So ... now that we've gotten my hypocrisy out of the way, let's get back to the point. Like any other category of fiction, you can't safely dismiss the whole thing as being all alike.

There are always a bunch of celebrity Christmas books -- short Christmas stories by bestselling authors, sometimes set within an ongoing series (I'm dying to read Robert B. Parker's "Spenser and Susan Celebrate the Holidays with the Dog," especially the scene where Spenser decks Santa with a single blow to his glass jaw).

As with everything else, some of them are good, and some aren't. I'm sure every celebrity author who enters this category is trying to create something meaningful, and many of them succeed.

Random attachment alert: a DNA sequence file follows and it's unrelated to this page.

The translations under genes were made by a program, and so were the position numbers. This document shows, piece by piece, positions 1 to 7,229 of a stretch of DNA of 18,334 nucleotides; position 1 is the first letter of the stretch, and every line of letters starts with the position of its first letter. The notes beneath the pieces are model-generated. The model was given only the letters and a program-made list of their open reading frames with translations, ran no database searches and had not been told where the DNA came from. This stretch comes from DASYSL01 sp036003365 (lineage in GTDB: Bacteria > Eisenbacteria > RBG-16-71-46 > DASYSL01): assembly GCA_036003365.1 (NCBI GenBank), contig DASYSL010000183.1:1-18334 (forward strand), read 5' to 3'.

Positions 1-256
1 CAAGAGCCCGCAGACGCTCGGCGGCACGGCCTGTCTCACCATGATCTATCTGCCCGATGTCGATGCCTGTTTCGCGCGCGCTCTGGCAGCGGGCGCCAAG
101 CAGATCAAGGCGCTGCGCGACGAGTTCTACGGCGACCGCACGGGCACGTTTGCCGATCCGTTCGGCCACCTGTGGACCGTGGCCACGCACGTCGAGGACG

There are also books by authors you've never heard of, and some of them can be undiscovered jewels -- books that you don't just buy as gifts, you keep them and read them yourself.

One of the best is Stories Behind the Best-Loved Songs of Christmas, by Ace Collins and Clint Hansen. Its 192 small pages are devoted to brief accounts of how some of the best-known Christmas songs came to be.

Now, I'm a lifelong singer of and listener to Christmas songs. Music has always been at the heart of the Christmas season, in my parents' family and in my own. It's music that makes the season.

In fact, in my family, as I was growing up, there was a strict rule against playing or singing any Christmas music prior to Thanksgiving. So the minute I had a place of my own, the Christmas music came out on the first day of September that had a cool breeze, and by the time the leaves started hitting the ground, I'd already listened to everything twice.